2021 WSMA Legislative Priorities
The Washington State Medical Association is the largest medical
professional association in Washington, representing physicians,
residents, medical students, and physician assistants from nearly all
specialties and practice settings throughout the state. The WSMA is the
only professional organization that represents the interests and
priorities of all physicians in Washington.
Our Legislative Priorities in 2021
Learn more about these issues by reviewing
WSMA's issue briefs.
Restore the primary care, pediatric, and behavioral health care
Medicaid reimbursement rate adjustments vetoed by Gov. Jay Inslee in
2020 due to state budget concerns arising from the pandemic. Restoring
the rate adjustment will improve access to care for Washingtonians by
expanding physician participation in Medicaid networks at a time when
it is desperately needed and long overdue.
The physician community acknowledges the state's financial outlook and
the WSMA welcomes the opportunity to participate in discussions around
budget and revenue. But it must also be acknowledged that physician
practices and organizations, like many of our state's businesses, have
been hit hard by the pandemic, at once facing decreased patient volumes
and increased costs associated with providing care, as well as other
pressures such as the recent business and occupation (B&O) tax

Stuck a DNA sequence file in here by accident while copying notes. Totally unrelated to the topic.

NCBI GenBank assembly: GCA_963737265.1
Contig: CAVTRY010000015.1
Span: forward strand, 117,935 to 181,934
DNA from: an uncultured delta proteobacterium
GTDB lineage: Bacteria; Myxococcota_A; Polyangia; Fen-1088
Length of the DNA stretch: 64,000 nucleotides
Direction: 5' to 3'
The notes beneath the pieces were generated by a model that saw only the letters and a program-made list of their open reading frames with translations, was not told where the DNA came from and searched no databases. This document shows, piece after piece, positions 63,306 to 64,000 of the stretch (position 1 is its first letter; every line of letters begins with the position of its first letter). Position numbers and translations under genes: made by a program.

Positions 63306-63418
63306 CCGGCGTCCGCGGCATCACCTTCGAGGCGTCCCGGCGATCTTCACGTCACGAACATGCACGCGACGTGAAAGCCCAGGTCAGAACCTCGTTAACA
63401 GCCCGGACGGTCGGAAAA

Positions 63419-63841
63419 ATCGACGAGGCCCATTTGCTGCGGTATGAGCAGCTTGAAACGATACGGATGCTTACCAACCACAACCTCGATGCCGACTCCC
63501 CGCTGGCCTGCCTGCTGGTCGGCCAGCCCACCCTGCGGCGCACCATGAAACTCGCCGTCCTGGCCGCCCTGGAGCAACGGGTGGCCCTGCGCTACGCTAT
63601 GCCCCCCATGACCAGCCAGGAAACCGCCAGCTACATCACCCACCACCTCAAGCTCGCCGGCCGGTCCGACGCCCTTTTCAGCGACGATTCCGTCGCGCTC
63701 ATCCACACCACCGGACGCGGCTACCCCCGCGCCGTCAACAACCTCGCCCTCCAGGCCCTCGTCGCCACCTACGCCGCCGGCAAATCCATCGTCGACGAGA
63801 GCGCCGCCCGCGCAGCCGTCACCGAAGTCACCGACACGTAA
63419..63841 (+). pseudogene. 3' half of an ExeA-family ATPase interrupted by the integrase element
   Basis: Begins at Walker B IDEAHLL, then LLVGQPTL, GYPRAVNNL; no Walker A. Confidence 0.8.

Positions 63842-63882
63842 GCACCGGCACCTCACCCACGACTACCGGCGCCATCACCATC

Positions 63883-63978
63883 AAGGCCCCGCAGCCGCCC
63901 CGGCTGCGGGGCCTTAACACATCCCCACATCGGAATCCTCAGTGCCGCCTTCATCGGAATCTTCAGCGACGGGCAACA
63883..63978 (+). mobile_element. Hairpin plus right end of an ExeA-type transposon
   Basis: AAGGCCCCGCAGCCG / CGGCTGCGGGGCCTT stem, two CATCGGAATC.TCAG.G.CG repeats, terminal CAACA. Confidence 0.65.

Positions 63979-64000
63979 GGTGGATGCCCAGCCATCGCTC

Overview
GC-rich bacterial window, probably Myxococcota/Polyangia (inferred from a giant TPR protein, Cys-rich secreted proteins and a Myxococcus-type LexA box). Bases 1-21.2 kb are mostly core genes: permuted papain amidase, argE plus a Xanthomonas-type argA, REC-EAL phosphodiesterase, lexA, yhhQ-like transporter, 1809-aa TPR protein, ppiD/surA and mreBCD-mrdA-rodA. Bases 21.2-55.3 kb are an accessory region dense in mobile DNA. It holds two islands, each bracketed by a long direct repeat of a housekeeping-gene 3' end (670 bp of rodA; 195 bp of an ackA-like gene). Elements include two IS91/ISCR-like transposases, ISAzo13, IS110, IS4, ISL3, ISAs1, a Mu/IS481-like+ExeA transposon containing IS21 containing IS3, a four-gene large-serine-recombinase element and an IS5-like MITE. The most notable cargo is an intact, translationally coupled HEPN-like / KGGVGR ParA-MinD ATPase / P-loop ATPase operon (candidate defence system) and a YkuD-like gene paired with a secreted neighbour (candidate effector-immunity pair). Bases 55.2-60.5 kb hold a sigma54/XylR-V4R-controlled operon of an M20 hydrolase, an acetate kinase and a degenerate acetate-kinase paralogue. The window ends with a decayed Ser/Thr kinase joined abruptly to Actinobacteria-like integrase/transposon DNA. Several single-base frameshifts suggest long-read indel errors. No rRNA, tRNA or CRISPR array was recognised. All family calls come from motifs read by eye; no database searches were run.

increase. While we seek to constructively engage in fiscal negotiations
we must do so with an eye to the viability of our members, many of whom
are in a tenuous position.
House Bill 1196: Audio-only telemedicine allows patients to receive care over the
telephone, advancing the goal of ensuring they get the right care, in
the right place, and the right time by improving the opportunity to get
healthcare closer to home, in a convenient, timely manner. Insurers are
currently required to cover and pay for audio-only services, but action
is needed to ensure that patients can continue to receive appropriate
care over the phone.
Health equity CME
Senate Bill 5229: Direct the boards and commissions of all health professions licensed
under Title 18 RCW to adopt rules establishing a health equity CME
requirement at least once every four years to provide health care
professionals with tools to care for patients of diverse identities and
backgrounds and to be knowledgeable about cultural sensitivities,
patterns of disparities, and implicit bias, all of which can impact
patient care and health outcomes. While this is not a catch-all
solution, it is an important step to promote the progression of health
equity for all the residents of our state.
Senate Bill 5169: Require insurance carriers to reimburse for personal protective
equipment costs that were increased directly as a result of the
pandemic, as physicians are prohibited from billing for PPE by their
contracts with health insurers. A necessary step to help spread the
increased costs of delivering care and ensuring everyone is paying
their fair share.
COVID-19 liability protections
Senate Bill 5271: Establishes a clear method for determining the standard of care for
health care providers and facilities caring for COVID-19 patients and
reflects the realities of this challenging time. Physicians have faced
numerous challenges in delivering care during the pandemic, including
shortages of supplies and shifting government directives on when and
how services can be delivered. The standard of care physicians and
health care providers are held to should reflect the practice
conditions when care is delivered.
For more information, email Sean Graham at